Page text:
Also, try not to overextend yourself. It’s better to build up an emergency fund before you go too crazy with the extra payments, so you know you’re financially secure.
Refinance your loan
Not everyone can afford to take up a shorter loan term or make extra payments, but refinancing is an accessible solution. Refinancing a loan means switching your current loan to a different lender with the aim of obtaining more favorable terms — usually lower interest rates.
If another loan company can offer you more attractive repayment options, it can lower the total cost of your loan.
However, as is the case when you apply for a new loan, the APR you’re eligible for will depend on your credit score. The higher your score, the better chance you have of a good offer.
Depending on the type of loan you have, you may also have to cover extra costs, so account for this when you’re deciding how much money you’ll save. For instance, refinancing a home loan can result in total costs of between 2% and 6% of the total loan value.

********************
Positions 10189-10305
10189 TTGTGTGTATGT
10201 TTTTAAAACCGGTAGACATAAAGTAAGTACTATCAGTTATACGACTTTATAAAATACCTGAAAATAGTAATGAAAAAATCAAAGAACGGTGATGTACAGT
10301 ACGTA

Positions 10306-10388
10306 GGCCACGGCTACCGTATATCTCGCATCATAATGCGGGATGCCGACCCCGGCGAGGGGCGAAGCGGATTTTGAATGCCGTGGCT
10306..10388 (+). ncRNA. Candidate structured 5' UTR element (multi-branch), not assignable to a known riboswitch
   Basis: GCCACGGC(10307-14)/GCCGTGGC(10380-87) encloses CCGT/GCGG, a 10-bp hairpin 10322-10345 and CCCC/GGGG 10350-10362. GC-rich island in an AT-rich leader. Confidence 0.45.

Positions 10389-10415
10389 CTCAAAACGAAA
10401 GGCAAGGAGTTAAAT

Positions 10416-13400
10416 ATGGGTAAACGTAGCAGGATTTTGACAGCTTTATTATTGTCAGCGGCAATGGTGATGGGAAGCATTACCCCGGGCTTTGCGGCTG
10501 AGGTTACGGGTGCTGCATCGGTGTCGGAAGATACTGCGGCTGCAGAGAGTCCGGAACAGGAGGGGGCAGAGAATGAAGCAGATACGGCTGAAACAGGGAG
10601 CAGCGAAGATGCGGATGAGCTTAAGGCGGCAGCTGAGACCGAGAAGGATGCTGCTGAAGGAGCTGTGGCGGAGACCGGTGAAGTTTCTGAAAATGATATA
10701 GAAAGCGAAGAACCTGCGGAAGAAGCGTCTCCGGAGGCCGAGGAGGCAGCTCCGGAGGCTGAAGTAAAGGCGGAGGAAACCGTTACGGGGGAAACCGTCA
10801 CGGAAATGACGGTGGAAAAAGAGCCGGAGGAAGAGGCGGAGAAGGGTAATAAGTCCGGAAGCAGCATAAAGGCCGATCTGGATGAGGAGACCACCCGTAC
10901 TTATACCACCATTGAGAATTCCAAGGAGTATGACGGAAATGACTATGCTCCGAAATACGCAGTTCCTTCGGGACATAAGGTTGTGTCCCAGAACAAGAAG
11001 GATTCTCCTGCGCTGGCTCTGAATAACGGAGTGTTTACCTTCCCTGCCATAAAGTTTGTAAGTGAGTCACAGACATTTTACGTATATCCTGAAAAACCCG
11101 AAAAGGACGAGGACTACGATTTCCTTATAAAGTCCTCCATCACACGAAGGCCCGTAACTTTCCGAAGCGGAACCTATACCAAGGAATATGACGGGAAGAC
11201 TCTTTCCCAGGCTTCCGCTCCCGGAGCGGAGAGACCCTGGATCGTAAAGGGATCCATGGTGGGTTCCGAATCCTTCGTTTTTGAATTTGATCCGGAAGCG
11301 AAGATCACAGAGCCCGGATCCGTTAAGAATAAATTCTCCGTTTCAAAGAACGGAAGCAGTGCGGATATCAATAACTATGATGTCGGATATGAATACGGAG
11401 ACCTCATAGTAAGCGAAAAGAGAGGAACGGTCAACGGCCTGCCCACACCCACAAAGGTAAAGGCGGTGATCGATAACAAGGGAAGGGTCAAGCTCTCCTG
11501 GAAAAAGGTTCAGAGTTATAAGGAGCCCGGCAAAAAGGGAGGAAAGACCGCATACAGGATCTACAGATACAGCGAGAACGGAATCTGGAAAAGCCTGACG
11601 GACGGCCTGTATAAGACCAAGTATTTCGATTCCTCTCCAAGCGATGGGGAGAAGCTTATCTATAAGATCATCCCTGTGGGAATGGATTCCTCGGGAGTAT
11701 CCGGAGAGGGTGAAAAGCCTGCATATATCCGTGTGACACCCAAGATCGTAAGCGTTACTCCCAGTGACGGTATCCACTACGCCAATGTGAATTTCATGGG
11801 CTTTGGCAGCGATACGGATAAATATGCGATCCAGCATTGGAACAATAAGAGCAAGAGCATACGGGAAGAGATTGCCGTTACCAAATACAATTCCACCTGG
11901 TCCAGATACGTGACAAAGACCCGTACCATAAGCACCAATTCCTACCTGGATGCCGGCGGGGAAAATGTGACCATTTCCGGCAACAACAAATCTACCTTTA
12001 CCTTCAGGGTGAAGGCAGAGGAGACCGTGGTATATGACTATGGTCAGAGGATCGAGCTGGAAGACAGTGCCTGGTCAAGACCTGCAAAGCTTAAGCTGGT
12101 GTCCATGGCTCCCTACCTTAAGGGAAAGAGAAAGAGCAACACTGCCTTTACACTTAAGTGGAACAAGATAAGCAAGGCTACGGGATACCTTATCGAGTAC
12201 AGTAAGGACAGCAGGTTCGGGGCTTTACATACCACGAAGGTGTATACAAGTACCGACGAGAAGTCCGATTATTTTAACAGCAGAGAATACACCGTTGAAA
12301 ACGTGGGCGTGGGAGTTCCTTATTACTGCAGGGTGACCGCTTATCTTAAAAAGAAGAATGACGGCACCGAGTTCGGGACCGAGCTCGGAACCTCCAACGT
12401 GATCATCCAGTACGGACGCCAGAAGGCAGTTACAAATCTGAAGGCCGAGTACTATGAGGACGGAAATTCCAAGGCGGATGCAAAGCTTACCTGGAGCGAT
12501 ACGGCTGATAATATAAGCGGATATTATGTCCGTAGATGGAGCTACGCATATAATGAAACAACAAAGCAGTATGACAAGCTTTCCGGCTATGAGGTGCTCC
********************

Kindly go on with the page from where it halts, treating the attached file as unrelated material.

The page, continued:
Opt for autopay
You may be able to pay slightly less interest if you enable automatic payments, meaning the loan servicer will take funds directly from your bank account on a specific date each month. It’s sometimes called an automated clearing house (ACH) discount.
This offers the lender slightly more security, which is why they’re willing to give you a small discount.
For example, student loan providers typically offer a reduction of around 0.25%. This might not be a huge number, but every little bit helps. Try contacting your loan provider to see if you’d be eligible.
Look for a loyalty discount
In some cases, lenders offer a loyalty discount to specific customers. To get one, you’ll need to meet certain criteria, such as holding another account with that lender or being a previous customer.
As with autopay, the discount is likely to be fairly marginal, but it’s worth contacting your lender if you think you could be eligible.